Post-colonial (American?) English Presence on the North-Western Pacific Island of Kosrae: A cross-linguistic analysis of the overlaps and divergences of Kosraean English compared to standard American English

Lynch, Sara (5 December 2015). Post-colonial (American?) English Presence on the North-Western Pacific Island of Kosrae: A cross-linguistic analysis of the overlaps and divergences of Kosraean English compared to standard American English (Unpublished). In: Language in Contrast. Paris. 04.-05.12.2015.

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Kosrae is the most remote island of the Federated States of Micronesia (FSM), with a population of less than 7,000 inhabitants, located in the Pacific Ocean between Hawaii and Guam. FSM is an independent sovereign nation consisting of four states in total: Pohnpei, Chuuk, Yap, and Kosrae. Having passed through the hands of Spain, Germany and Japan, the United States gained administrative control of FSM after WWII, as commissioned by the UN. The FSM became an independent nation in 1986 while still retaining affiliation with the US under a ‘Compact of Free Association’. Now both Kosraean and English are considered to be the two official languages and the variety of Kosraean English which has arisen proves for an interesting comparative study.
In order to obtain the relevant data, I spent three months on the island of Kosrae, interviewing 90 local speakers, ranging in age (16-70), occupation, sex and time spent off island. The 45 minute long interviews were informal but supported by participant information to capture relevant data and conversations were guided in a way that aimed to reveal language and cultural attitudes. With reference to these samples, I examine the effects of American English on the language use in Kosrae. This paper aims to present a broad analysis of phonological, morphosyntactic and pragmatic features, such as pro-dropping, discourse markers and other practices in order to demonstrate the similarities and differences between the two varieties, which are coming to shape the variety developing on Kosrae. Having transcribed conversations using the tool Elan, I will put particular focus on [h] deletion and insertion, a rare occurrence found in a variety of post-colonial American English which I believe is of particular interest.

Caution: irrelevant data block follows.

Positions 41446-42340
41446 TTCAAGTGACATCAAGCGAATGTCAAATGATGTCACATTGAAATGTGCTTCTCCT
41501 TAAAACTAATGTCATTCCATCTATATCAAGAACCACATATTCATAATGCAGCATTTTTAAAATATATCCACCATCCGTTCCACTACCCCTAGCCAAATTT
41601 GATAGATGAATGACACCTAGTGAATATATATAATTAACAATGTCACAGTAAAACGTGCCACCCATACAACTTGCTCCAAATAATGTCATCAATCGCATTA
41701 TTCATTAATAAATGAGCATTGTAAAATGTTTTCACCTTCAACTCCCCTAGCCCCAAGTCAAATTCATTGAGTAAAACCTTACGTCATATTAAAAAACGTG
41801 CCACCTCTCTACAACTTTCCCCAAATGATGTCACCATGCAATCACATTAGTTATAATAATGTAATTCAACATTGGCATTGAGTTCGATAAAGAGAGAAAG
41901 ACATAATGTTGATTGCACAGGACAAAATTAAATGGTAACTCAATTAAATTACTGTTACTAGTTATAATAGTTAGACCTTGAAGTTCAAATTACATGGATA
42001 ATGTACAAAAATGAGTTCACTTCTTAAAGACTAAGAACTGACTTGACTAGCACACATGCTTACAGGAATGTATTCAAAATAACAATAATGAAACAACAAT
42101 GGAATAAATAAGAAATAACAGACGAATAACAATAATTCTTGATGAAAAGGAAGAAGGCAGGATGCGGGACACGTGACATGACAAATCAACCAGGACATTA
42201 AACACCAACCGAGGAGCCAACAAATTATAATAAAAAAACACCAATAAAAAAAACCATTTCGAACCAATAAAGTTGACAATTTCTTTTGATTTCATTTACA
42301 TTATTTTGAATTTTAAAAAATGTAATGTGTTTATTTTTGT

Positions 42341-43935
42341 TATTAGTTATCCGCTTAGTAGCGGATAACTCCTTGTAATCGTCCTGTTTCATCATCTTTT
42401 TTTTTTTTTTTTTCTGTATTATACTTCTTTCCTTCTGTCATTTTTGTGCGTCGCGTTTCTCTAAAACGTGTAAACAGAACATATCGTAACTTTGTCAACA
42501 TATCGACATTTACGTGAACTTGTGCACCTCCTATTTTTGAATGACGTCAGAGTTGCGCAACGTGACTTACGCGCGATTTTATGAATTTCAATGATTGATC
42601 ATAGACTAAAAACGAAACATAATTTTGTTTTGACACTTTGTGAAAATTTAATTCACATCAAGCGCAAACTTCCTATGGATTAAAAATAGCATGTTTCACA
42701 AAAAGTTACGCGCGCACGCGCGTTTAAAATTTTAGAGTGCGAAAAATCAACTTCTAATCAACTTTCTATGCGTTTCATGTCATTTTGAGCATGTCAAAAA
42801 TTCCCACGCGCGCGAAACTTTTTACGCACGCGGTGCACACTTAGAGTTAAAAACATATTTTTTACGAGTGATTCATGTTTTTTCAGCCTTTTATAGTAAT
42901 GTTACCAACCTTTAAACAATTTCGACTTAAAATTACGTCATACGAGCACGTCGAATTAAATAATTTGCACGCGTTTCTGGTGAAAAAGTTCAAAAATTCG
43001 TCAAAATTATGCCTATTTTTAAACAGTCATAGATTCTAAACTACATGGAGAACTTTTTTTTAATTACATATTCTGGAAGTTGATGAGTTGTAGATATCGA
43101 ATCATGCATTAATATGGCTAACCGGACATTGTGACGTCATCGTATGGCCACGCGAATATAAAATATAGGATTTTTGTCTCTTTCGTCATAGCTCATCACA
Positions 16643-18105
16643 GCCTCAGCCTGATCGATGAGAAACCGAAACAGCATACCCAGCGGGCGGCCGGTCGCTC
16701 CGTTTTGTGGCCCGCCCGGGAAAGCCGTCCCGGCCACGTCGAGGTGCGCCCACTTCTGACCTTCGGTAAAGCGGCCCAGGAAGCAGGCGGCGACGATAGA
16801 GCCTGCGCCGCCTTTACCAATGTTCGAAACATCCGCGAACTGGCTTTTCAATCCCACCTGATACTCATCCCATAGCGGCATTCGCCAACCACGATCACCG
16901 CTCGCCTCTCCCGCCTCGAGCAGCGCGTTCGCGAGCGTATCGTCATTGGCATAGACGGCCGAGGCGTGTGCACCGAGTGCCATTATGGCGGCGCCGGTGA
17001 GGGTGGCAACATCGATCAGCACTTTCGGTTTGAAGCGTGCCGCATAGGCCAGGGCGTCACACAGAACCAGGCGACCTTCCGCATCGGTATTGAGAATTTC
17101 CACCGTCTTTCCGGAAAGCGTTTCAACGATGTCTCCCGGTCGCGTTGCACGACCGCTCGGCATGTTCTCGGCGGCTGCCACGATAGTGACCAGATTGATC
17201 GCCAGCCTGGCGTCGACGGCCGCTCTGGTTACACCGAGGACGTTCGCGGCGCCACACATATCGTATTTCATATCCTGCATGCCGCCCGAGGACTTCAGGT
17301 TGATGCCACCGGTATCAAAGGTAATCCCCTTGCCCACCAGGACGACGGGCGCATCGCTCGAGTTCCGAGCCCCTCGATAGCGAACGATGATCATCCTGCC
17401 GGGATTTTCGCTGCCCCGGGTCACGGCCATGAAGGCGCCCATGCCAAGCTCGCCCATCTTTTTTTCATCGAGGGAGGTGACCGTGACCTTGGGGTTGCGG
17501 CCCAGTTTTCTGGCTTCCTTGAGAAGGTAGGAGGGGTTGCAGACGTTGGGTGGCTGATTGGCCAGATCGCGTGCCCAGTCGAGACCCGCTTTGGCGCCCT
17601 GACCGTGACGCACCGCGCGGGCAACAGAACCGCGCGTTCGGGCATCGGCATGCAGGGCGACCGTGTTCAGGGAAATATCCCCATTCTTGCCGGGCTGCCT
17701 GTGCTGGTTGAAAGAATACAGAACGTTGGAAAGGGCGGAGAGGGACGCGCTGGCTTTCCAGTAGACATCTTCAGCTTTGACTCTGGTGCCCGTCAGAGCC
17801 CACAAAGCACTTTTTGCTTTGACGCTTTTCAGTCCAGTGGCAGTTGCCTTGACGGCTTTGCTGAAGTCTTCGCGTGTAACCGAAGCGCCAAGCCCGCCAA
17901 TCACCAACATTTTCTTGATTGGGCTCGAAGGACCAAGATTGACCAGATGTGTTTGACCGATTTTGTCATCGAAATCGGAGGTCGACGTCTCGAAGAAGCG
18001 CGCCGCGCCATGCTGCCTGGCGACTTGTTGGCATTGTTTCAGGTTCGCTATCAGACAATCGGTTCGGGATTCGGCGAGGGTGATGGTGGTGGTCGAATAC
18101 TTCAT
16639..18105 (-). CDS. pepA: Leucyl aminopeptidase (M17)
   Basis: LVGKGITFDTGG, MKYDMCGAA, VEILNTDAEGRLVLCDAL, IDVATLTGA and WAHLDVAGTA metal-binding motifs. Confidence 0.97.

I assess the presence of English in Kosrae with reference to sociological influences, past and present. First, I discuss the extralinguistic factors which have shaped the English that is currently used on Kosrae, including migration between US and FSM, and English as a language of administration, social media usage and visual media presence. Secondly, I assess the use of English in this community in light of Schneider’s (2007) ‘Dynamic Model’, with reference to America’s contribution as an ‘exploitation colony’ as defined by Mufwene (2001). Finally, an overview of the salient linguistic characteristics of Kosraean English, based on the data collected will be presented and compared to features associated with standard American English in view of examining overlap and divergence. The overall objective is to present a cross-linguistic description of a hitherto unexamined English emerging in a postcolonial environment with a juxtaposed contact variety.

Mufwene, Salikoko S. 2001. The ecology of language evolution. Cambridge: Cambridge University Press.
Schneider, E. (2007). Postcolonial Englishes. Cambridge: Cambridge University Press.
Segal, H.G. (1989) Kosrae, The Sleeping Lady Awakens. Kosrae: Kosrae Tourist Division, Dept. Of Conservation and Development.

Keywords: American English, Global English, Pacific English, Morphosyntactic, Phonological, Variation, Discourse

Item Type:

Conference or Workshop Item (Paper)


06 Faculty of Humanities > Department of Linguistics and Literary Studies > Institute of English Languages and Literatures

UniBE Contributor:

Lynch, Sara


800 Literature, rhetoric & criticism > 820 English & Old English literatures
400 Language > 420 English & Old English languages




Sara Lynch

Date Deposited:

02 Mar 2016 11:12

Last Modified:

16 Sep 2016 18:27




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